Downsample iPhoto Items with Automator and ImageMagick

July 17th, 2005  |  Published in old and busted

I did some reading this weekend about dealing with digital photos, most specifically the sizes they work best at if you want decent prints/reproductions down the line. The folks at Smugmug make a convincing argument for JPEGs at Photoshop quality level 8 as the best compromise between size and quality.

I did some experiments with a few pictures and my printer, thought a bit about The Future, and decided that, for most purposes, uploading images at Smugmug’s recommended quality equals a good tradeoff between quality and efficiency: grandparents can still make nice prints of Ben photos, there’s less wasted bandwidth, and if I’m making periodic DVD backups of the “originals,” then everything ought to be o.k.

The next problem, then, is how to downsample photos en masse before uploading them. There are some neat tools for iPhoto for uploading to Gallery or Flickr, but they only allow for resized images, not resampled ones. I want to keep the full-sized images … I also just want to up their compression enough to get the loss in file size.

Photoshop Elements can bulk process files, but it takes a while to launch and that’s not necessarily a shareable solution, because I don’t know too many people with copies of Elements.

So Automator and ImageMagick to the rescue.

I use the ImageMagick command “mogrify” to do the actual downsampling. A sample mogrify invocation looks like this:

mogrify -quality 80 sample_photo.jpg

I found a copy of ImageMagick binaries for OS X at Marc Liyanage’s site. After installing them, they’re located in /usr/local/bin.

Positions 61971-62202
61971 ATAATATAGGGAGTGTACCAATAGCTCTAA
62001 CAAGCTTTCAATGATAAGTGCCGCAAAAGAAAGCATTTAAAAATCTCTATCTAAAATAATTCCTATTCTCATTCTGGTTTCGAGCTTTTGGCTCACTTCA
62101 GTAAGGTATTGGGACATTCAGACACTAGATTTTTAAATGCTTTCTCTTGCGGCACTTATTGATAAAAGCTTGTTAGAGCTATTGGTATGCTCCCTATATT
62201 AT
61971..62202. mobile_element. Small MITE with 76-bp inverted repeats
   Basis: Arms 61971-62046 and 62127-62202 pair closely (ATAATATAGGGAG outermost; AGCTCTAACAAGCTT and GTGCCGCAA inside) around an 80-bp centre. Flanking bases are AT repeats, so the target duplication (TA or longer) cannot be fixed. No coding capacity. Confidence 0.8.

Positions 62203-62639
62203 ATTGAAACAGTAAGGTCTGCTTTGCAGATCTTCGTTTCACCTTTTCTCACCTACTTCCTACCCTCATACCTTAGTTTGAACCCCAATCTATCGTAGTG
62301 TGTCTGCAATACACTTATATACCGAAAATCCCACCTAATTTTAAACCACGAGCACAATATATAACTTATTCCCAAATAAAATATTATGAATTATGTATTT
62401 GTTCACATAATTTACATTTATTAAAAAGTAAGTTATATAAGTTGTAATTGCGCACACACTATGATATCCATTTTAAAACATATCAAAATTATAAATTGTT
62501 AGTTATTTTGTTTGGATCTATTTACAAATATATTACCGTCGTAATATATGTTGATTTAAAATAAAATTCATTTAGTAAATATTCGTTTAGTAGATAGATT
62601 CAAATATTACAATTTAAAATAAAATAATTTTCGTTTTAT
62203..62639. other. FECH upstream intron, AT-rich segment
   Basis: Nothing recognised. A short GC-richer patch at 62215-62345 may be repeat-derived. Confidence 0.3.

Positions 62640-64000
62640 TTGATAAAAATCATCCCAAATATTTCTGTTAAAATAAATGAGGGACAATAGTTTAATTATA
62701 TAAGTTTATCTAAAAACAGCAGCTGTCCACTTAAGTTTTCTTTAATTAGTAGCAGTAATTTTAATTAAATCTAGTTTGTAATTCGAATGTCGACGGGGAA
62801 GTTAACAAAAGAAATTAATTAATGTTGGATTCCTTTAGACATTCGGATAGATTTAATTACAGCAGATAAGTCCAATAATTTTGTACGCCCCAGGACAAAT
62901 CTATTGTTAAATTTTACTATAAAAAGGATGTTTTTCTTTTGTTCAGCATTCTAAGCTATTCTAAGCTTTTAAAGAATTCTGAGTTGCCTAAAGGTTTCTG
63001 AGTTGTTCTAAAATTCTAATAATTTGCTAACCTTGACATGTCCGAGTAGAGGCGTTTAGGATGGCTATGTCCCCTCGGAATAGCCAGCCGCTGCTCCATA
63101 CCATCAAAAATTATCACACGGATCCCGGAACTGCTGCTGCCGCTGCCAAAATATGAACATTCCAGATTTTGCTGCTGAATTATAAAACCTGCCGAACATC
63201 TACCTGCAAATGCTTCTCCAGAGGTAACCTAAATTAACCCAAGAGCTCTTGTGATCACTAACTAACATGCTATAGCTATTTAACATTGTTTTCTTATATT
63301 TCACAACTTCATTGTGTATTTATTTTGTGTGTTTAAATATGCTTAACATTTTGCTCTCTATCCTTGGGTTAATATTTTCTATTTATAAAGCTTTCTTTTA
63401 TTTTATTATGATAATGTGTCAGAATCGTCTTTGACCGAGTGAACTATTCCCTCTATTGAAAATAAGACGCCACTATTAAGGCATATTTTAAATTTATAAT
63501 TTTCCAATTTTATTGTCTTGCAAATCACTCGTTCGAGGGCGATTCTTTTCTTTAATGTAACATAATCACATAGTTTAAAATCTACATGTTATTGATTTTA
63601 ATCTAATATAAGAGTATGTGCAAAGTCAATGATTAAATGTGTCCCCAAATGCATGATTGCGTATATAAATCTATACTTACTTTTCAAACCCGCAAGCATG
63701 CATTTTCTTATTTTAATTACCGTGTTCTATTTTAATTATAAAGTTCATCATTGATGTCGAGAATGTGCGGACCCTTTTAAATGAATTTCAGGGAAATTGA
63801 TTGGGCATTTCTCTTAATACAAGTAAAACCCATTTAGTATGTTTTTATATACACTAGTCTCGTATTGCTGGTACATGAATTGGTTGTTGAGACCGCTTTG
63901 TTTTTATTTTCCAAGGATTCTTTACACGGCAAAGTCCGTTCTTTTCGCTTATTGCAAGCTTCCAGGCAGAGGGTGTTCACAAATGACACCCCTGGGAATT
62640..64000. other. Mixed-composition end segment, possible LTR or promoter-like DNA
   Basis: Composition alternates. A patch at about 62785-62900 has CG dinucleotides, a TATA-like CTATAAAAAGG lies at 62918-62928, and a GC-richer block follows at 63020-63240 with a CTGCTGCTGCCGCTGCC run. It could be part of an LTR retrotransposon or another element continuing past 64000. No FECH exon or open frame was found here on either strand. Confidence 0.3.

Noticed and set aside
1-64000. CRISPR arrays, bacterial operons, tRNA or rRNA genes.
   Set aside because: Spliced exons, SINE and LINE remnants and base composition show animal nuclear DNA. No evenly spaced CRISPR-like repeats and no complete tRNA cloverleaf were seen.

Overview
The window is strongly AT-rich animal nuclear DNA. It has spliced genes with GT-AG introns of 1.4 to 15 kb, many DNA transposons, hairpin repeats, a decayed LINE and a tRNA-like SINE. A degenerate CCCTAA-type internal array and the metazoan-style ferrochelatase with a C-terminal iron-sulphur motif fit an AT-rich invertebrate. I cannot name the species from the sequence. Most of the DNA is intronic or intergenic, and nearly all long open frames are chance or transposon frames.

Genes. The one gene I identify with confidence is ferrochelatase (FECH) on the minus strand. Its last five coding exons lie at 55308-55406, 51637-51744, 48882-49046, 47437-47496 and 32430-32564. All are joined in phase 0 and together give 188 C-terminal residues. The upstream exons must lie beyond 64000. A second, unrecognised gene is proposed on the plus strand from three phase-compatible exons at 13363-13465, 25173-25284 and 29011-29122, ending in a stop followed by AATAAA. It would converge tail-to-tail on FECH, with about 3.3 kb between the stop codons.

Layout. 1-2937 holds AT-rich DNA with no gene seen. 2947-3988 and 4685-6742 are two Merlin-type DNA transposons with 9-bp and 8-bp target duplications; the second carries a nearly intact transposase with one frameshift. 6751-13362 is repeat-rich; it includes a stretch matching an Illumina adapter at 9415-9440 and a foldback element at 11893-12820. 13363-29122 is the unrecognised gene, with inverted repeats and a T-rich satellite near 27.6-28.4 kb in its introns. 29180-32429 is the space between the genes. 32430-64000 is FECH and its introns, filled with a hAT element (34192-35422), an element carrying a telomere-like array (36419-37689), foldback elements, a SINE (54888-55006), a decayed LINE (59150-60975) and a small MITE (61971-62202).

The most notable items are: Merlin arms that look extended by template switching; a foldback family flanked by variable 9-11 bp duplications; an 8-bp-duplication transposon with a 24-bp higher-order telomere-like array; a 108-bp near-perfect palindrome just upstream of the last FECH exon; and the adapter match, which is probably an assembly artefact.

The Automator action was pretty simple. You can grab a copy from my upload area.

The basic steps were:

  1. Get Selected iPhoto items (that’s in the iPhoto area of Automator)

  2. Copy the items to a given area (I put them in Photos/Downsampled) so we don’t mess with the originals.

  3. Rename Finder Items. (I put a ‘d’ at the front of each filename so I know they’ve been downsampled if I ever come across them again somewhere in the filesystem).

  4. Run Shell script. Automator makes this easy by providing a skeleton script into which you just have to plug the command you want run. The shell script is:

for f in "$@"


    /usr/local/bin/mogrify -quality 80 "$f"


And that’s about it for the simple version. I saved it as a Script Menu item.

The less simple version uses Fraser Speirs’ “Upload to flickr” Automator action to push the resulting downsamples to a Flickr account, but it’s still sort of “well, it worked once” and I don’t feel like getting into it until I know I did things the best way I could.

Automator is wonderful for 90 percent of a given workflow. It handles the part of programming I hate, but leaves an opening, so if I need to do something more involved than it knows how to do on its own, I can puzzle exactly that part out and drop it into the rest easily. It can require some kludginess now and then, but nothing horrible, and nothing you can’t clean up once a workflow executes successfully.

In just ten steps, even with some redundancy and kludginess built in, I’ve got an Automator workflow that copies files, renames them for clarity, operates on them with mogrify, squirts them up to Flickr, then dumps them in the trash. The originals are never touched, and if the workflow bombs at some point, there’s no question about which files that might be left around are redundant downsamples: they’ve been labelled as such.

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